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Clubfoot resembles the head of a golf club, and is usually diagnosed immediately after birth.

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Clubfoot is a common foot deformity among infants; it is usually identified right after birth. The term “clubfoot” refers to the way the foot is positioned at a sharp angle to the leg, resembling the head of a golf club, and can be due to a range of abnormalities.

Your baby’s pediatrician will likely diagnose clubfoot in the newborn nursery. The foot will be rigid, meaning it cannot be moved to an anatomically correct position. The calf muscle may be underdeveloped, and the bones of the lower leg and foot may not be developed appropriately.

Diagnosis

There are two different types of clubfoot: congenital and teratologic.

  • Congenital—In this type, clubfoot is usually an isolated finding, meaning there are no other abnormal physical findings. Approximately 75 percent of all cases of clubfoot are congenital. Sometimes, a normal foot that has been compressed into an abnormal position before birth may appear to be a clubfoot. However, in this case, the foot is not fixed in place and is flexible enough to be moved back into a correct position.
  • Teratologic—This type of clubfoot is associated with a neurologic disorder, and the infant will usually have other abnormalities on physical exam as well.

The cause of clubfoot is unknown. It occurs in approximately 1 out of 1000 infants. Clubfoot is more common in male infants and affects both feet 50 percent of the time. It tends to run in families, especially if one parent suffered from the condition as an infant. Risk factors also include smoking, illicit drugs, low amniotic fluid, or infection during pregnancy. Sometimes, clubfoot can be diagnosed in utero by routine ultrasound examination.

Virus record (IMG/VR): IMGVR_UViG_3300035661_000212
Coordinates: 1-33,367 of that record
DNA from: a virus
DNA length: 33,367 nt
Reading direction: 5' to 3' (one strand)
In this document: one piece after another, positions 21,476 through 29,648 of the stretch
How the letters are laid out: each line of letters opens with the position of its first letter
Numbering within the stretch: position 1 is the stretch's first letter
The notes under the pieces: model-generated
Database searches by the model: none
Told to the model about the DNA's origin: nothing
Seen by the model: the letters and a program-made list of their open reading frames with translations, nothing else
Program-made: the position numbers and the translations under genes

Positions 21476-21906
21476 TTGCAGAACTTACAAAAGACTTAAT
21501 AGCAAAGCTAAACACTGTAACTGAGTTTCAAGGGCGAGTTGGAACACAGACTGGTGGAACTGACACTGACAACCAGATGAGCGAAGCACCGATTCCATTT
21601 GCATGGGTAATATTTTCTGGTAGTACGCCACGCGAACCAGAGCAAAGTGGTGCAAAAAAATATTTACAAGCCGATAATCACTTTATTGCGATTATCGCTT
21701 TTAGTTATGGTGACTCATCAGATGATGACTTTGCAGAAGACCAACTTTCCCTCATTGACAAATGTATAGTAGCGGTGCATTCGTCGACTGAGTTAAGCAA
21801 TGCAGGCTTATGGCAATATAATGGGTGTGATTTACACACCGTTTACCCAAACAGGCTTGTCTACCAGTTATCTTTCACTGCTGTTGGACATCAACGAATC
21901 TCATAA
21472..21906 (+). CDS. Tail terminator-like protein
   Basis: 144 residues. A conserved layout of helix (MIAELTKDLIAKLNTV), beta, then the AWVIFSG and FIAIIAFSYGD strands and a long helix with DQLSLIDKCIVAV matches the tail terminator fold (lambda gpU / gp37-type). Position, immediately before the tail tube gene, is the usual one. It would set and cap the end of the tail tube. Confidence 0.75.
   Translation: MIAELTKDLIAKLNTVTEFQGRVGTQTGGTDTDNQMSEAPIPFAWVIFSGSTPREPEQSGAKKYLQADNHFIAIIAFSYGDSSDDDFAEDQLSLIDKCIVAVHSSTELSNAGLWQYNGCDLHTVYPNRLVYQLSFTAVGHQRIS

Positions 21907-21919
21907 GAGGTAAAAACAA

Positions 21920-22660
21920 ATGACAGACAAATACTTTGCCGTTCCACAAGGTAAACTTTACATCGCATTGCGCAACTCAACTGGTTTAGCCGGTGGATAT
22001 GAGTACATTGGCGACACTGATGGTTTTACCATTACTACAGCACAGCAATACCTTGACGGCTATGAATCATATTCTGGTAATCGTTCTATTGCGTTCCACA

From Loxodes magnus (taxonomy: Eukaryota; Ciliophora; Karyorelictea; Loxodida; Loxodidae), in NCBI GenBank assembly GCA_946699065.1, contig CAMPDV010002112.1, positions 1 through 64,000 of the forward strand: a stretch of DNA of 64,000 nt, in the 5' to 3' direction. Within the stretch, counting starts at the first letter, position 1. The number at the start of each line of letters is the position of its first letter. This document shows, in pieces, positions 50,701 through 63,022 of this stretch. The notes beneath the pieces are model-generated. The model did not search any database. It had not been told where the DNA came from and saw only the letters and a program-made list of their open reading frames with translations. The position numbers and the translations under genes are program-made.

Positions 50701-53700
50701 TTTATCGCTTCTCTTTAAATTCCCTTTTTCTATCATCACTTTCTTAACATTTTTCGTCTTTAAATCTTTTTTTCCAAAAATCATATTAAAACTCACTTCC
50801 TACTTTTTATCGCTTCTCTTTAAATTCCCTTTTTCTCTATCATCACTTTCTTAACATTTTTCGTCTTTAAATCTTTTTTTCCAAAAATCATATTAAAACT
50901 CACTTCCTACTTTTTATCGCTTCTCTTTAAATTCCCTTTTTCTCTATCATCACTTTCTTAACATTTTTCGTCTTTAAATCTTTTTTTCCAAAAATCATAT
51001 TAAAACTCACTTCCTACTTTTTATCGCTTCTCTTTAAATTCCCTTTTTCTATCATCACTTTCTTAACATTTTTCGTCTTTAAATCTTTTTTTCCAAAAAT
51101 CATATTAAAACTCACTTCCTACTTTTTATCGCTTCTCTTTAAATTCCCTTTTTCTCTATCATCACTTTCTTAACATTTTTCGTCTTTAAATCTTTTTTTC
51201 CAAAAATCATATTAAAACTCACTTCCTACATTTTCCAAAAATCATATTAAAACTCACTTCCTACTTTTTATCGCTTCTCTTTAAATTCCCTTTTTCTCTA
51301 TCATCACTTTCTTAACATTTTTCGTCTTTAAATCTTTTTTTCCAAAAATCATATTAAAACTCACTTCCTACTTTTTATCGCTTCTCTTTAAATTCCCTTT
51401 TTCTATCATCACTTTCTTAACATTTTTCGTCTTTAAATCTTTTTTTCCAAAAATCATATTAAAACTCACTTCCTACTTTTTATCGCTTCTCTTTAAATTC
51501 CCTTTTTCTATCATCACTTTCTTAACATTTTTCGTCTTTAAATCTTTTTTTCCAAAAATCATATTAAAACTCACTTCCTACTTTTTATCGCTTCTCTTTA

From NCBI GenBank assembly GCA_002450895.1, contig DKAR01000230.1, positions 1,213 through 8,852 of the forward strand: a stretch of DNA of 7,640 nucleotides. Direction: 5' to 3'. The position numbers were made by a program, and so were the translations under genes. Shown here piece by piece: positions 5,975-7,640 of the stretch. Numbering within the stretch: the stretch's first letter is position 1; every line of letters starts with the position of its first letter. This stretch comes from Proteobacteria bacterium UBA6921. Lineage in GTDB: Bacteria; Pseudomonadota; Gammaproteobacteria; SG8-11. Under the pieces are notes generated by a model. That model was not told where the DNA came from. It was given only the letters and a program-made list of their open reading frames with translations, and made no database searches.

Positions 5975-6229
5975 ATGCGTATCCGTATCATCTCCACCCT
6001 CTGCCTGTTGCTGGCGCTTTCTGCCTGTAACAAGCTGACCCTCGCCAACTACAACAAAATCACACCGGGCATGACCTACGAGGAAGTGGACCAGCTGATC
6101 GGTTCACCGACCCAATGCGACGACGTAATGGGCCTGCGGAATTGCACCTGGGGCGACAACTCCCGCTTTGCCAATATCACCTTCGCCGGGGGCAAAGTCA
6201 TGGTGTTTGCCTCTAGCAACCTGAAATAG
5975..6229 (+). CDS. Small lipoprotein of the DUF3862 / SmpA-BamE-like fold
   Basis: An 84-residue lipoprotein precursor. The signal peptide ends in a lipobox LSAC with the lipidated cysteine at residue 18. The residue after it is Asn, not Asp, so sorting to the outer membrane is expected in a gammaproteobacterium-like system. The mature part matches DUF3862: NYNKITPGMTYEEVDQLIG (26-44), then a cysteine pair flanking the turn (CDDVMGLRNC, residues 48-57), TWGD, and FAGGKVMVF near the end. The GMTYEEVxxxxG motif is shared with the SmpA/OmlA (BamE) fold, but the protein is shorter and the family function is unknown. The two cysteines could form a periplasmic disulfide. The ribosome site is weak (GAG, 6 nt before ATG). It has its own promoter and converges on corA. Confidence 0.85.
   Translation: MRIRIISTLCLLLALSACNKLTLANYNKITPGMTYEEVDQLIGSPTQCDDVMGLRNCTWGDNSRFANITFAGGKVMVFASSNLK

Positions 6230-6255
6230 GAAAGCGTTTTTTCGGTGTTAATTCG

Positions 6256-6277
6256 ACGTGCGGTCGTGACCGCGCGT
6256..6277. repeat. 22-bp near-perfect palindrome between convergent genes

Your child’s pediatrician may order x-rays to assess the foot, then will likely refer your child to an orthopedic doctor for further evaluation.

Treatment 

Treatment is usually conservative at first, but some infants will eventually require surgery. The goal of the conservative treatment is to improve the positioning and flexibility of the foot before your baby learns to walk. The most common treatment, called the Ponseti method, is to move the baby’s foot toward a correct anatomical position, then apply a cast to hold it in place. The cast is replaced every week or so, allowing your baby’s foot to be repositioned each time. Therapy also includes daily stretching exercises as well as special shoes and leg braces after the casts are removed. Some infants will need a minor surgical procedure to lengthen the Achilles tendon toward the end of the process. If this is not successful, a more invasive surgery may be required.

Even after treatment, clubfoot is not always completely correctable. However, most children grow up to wear regular shoes and are able to lead active lives in spite of the difficult start.

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References

  1. Journal of the American Academy of Orthopedic Surgeons. Bracing following correction of idiopathic clubfoot using the Ponseti Method.
  2. Mayo Clinic. Clubfoot.
  3. Nelson Textbook of Pediatrics, 19th edition.

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